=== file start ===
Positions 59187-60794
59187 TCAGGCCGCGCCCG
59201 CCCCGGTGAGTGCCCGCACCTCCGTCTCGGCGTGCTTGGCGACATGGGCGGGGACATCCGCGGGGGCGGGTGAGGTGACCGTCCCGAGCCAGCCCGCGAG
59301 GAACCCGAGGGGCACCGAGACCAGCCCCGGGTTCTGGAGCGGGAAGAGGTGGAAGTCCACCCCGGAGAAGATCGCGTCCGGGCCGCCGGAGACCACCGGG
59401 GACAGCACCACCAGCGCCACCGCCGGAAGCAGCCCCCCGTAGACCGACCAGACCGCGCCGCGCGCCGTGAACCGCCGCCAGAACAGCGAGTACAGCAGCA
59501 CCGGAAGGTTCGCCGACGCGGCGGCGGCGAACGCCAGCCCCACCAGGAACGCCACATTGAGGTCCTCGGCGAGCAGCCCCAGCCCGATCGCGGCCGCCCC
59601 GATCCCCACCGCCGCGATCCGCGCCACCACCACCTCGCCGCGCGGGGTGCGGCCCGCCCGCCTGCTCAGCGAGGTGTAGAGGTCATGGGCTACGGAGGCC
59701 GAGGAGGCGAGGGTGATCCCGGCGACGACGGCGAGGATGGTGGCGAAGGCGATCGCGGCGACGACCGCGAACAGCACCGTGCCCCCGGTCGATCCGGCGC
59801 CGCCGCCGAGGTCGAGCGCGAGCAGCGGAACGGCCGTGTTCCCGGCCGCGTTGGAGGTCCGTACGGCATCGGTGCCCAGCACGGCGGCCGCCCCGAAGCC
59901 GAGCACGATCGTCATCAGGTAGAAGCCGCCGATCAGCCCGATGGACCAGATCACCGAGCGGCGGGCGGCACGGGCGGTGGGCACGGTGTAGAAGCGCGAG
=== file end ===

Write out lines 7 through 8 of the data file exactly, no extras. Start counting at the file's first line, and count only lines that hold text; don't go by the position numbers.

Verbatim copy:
59601 GATCCCCACCGCCGCGATCCGCGCCACCACCACCTCGCCGCGCGGGGTGCGGCCCGCCCGCCTGCTCAGCGAGGTGTAGAGGTCATGGGCTACGGAGGCC
59701 GAGGAGGCGAGGGTGATCCCGGCGACGACGGCGAGGATGGTGGCGAAGGCGATCGCGGCGACGACCGCGAACAGCACCGTGCCCCCGGTCGATCCGGCGC